Let me tell you why your talents are needed.
One of the things that was striking to me when I was in private practice was that, as I had an opportunity to litigate cases against each and every litigating division of the Department of Justice, I seldom saw a minority attorney representing the government across the negotiating table or in federal court. That was puzzling to me since I knew there are talented minority attorneys all across the country.
As Deputy Attorney General, one of my priorities will be to work on diversifying the ranks of the Department. The Department has a diversity plan that was developed by Attorney General Reno and my predecessor, Deputy Attorney General Eric Holder. Attorney General Ashcroft and I are dedicated to making the Department&'s diversity plan work in as meaningful and effective a way as possible. We are even looking at ways that the plan can be improved to make certain that our diversity efforts can be accelerated.
We plan to do this, not only for the legal divisions at Justice, but also for the FBI, DEA, U.S. Marshals and all other agencies at the Department. This effort is extremely important. NBA Board member Sheryl Robinson has agreed to work with me on this and other efforts. I look forward to working with her.
The Department of Justice must continue to earn and maintain the trust and respect of all citizens, regardless of their backgrounds. These diversity efforts are essential, I believe, to this effort. And, having just a representative cadre of talented african- american lawyers at all levels at the department of justice will dramatically enhance african americans&' influence in important national matters.
It is also important that the Department of Justice address prevalent issues that adversely affect minority communities. One of these issues is racial profiling.
Many of us have our own stories of profiling. I know I have mine.
Racial profiling is generally understood to mean the improper use of race as a basis for law enforcement action. Racial profiling is wrong and it is unconstitutional.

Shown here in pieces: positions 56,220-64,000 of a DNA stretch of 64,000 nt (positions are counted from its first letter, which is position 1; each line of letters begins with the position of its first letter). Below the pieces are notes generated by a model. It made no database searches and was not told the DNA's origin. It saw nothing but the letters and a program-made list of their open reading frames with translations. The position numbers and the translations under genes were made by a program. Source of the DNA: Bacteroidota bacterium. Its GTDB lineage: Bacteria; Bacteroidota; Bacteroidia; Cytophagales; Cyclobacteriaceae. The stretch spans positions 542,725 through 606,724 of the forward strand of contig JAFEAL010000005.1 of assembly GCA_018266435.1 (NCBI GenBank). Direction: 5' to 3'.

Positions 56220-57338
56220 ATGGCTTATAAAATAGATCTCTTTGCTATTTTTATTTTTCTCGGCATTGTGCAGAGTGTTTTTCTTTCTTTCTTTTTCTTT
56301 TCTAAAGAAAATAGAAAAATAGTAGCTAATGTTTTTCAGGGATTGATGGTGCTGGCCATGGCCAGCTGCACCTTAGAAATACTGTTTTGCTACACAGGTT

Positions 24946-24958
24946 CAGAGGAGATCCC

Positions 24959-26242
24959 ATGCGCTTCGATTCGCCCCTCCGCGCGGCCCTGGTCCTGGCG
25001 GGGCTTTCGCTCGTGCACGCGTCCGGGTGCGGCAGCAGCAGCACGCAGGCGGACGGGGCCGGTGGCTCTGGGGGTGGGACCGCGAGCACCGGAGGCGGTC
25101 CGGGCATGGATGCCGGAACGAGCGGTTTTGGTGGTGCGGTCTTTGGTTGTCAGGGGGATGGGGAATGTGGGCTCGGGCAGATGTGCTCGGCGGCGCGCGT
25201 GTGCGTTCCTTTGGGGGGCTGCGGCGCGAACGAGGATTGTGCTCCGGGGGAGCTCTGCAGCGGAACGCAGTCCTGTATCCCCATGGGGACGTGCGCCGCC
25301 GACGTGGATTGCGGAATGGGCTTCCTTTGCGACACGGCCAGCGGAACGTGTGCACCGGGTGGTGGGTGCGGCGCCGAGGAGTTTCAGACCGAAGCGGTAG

It is really a compound fracture when you examine it; it erodes trust in law enforcement while inflicting injury on the people law enforcement officers are sworn to protect. This Administration is committed to eliminating the practice of racial profiles at all levels of law enforcement.
In February of this year, President Bush directed the Attorney General to review the policies and practices of all Federal law enforcement agencies with regard to racial profiling. The Attorney General directed me to conduct this review. We plan to complete this by the end of summer. the review will determine the nature and extent of racial profiling by federal law enforcement authorities. We have identified and surveyed 69 federal agencies with law enforcement authority. Together, these agencies employ approximately 88,000 individuals who exercise law enforcement authority. Our review will describe the types of contact between federal law enforcement officers and the public; review the policies in federal agencies regarding racial profiling, including efforts to eliminate the practice through rules, guidance, training or discipline.
In completing efforts at eliminating racial profiling, we will be working with professional groups like the National Organization of Black Law Enforcement Executives and, hopefully, the National Bar Association.
The Attorney General and I believe that we must do everything possible to ensure the just and equal administration of our nation&'s laws. There is no place in American law enforcement for judging the guilt or innocense of citizens by the color of their skin.
When you talk about eliminating racial profiling you are really talking about a fundamental civil rights issue. But, a basic right that every citizen should have is the right to safety and security in their homes and neighborhoods. Violent crime interferes with this basic right, especially for some of our minority and low income citizens against whom violent crime has a disproportionate impact.